It was a busy consultation event on the 21st of March to showcase our initial thoughts on the future of the Wellington Rooms, a Grade II* listed former assembly rooms building in Liverpool.
There were a variety of options on display with a developed preferred option of an Innovation and Enterprise hub, to provide commercial uses focused upon smaller business operators and to provide a link between the existing Science Park, University and other Knowledge Quarter uses.
This involves providing an entrance/exhibition area, with a business hub and café and a rear multi-function event space in the Ballroom. To the upper floor the accommodation provides a multipurpose function/meeting room with a second floor providing additional cellular offices.
Our plans for the Greater Manchester Fire Service (GMFS) Museum, Rochdale have been submitted for Stage 2 Heritage Lottery Funding (HLF).
The proposal will provide a permanent new home for the impressive collection of fire service memorabilia within the Malcure Road Fire Station. The reworked building will allow for the expansion and development of the museum whilst also securing the long-term future of the building, which has been vacant since 2014 and has fallen into minor disrepair.
The GMFS Museum has been open since 1983, staffed entirely by a team of volunteers from within the fire service. The current home of the exhibition is within an old maintenance workshop, across the yard from the fire station. The proposed scheme will create an outward and forward looking museum which will make the best use of the historic building whilst interpreting the varied collection.
The application has been made on behalf of Birtenshaw, a charity that provides a unique range of services for children and young adults with special educational needs and disability across the North West.
The proposal will provide additional facilities for Birtenshaw School to educate children with severe learning disability, Autistic Spectrum Conditions, significant physical impairment and/or complex health needs and an early years service.
The scheme is comprised of 10 classroom suites, therapy accommodation, staff facilities, a hydrotherapy pool (including changing facilities) and a dining/sports hall, all arranged around a central landscaped sensory courtyard.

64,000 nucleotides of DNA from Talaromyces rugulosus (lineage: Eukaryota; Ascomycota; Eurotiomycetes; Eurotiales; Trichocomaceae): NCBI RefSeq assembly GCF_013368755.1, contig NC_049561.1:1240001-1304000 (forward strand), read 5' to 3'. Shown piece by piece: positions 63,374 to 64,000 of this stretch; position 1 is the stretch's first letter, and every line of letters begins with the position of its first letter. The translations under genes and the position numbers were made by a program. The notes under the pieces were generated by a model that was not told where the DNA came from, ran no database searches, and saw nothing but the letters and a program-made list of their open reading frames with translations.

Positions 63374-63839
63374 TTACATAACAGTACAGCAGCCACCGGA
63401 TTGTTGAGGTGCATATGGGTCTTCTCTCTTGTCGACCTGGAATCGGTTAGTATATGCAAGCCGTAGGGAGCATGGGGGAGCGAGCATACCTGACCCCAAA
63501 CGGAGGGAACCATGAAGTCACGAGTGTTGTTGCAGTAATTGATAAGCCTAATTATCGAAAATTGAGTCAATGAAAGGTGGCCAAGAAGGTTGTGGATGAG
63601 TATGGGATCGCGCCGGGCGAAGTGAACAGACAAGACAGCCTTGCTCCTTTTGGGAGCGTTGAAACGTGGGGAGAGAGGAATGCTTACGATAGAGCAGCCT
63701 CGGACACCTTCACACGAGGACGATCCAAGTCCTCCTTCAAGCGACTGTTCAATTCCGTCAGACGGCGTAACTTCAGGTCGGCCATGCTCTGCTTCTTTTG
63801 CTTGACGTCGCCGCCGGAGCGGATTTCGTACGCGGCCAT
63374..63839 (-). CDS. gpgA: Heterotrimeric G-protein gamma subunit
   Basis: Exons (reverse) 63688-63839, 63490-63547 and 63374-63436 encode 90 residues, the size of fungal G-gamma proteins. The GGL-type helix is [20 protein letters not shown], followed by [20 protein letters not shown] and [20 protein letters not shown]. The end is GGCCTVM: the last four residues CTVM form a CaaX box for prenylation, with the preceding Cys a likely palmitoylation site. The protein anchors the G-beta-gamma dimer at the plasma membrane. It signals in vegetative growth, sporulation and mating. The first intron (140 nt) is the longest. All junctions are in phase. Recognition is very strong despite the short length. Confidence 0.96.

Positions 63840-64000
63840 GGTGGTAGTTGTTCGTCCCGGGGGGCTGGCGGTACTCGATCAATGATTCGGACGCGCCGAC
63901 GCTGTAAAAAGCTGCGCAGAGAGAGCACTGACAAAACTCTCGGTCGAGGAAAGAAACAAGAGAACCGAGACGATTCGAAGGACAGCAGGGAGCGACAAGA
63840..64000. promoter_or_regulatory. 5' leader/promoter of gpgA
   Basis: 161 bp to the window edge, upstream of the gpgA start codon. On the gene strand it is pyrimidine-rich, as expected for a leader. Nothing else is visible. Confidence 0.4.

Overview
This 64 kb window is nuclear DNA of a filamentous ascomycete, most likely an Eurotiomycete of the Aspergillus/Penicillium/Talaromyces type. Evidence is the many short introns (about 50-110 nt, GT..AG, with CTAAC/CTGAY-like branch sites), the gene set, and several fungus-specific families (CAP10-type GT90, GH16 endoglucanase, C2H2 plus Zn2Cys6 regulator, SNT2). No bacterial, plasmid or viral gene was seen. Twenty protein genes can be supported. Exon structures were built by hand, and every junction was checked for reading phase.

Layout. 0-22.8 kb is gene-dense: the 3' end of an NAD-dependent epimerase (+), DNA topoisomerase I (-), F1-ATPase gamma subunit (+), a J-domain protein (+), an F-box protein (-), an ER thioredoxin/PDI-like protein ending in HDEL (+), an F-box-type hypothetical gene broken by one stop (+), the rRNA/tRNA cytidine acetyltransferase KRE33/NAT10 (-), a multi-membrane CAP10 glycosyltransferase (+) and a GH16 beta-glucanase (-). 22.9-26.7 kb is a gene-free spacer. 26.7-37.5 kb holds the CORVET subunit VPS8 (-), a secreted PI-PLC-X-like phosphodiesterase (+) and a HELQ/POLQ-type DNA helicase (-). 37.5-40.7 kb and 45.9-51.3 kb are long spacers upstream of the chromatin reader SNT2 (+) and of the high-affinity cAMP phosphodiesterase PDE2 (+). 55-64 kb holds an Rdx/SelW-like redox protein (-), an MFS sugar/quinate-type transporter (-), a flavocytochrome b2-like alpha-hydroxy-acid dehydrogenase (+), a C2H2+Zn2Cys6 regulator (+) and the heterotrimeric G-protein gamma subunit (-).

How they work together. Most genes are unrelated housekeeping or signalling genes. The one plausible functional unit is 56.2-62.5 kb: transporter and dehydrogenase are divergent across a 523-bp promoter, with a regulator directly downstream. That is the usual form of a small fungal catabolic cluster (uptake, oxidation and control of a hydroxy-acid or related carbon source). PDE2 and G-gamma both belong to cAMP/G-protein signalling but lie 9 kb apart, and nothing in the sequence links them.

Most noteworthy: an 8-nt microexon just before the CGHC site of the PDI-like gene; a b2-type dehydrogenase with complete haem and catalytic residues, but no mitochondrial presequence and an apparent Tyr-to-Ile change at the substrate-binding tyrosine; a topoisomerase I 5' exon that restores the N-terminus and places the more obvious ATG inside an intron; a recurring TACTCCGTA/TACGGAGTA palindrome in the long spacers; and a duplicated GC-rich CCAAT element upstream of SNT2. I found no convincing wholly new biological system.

The new building is designed as a safe, secure, welcoming and supportive environment and will have a secluded and attractive layout with a positive focus on pupils within their teaching and therapy/play environments. The architectural design will also provide a therapeutic benefit: natural light, ventilation, space and outdoor amenity will be carefully controlled to produce a setting where pupils, carers and teachers feel valued.
but, by helping clients understand their own needs, we bring forward solutions that work for them and the community served by the building.
We distil things down to the key issues and bring clarity to the often complex needs of a project. Commercial demands and time constraints are part and parcel of our world. We rely on our key tool: imagination. Creating beauty within constraints has made our architecture relevant, robust and unpretentious.
We build houses and apartments, museums and galleries, offices and community spaces, for both the public and private sector, in all shapes and sizes. Our identity is a blend of modernity, tradition and craft. We don’t sign up to fashion, style or formula. We prefer to respond to context and to the client’s needs and aspirations.
We produce buildings and spaces that have depth and relevance, that capture beauty and delight. We understand what makes successful, vibrant places and we work hard to deliver them. Experience and creativity help us get to the right solution quicker.
The intriguing journey is a recurring feature of our work. We encourage people to engage and explore our buildings without becoming confused, intimidated or indifferent. The journey is the story of the building.
It doesn’t begin at the threshold, it might begin across the street, or in the adjacent neighbourhood, or in the hills behind the town. It begins, in other words, in a clear and incisive look at the building’s context: historical, philosophical, social and economic. We want our buildings to improve their community in whatever way they can.
Our buildings are an honest response to the times we live in. We recognise that new architecture next to an existing building will be different and distinct. Conversations between the two should amplify the qualities of both and communicate mutual respect. Our buildings are put together to make the most of the skills of the contractors, engineers and craftsmen we work with.
By minimising waste and tackling reductions in the use of fossil fuels in the way we run our business and design our buildings, we are working towards a sustainable future. We think the job we do is important and we take it seriously, but without taking ourselves too seriously.
Relationships are important to us and the people we build for fundamentally influence the solutions we arrive at. Collaboration calls for...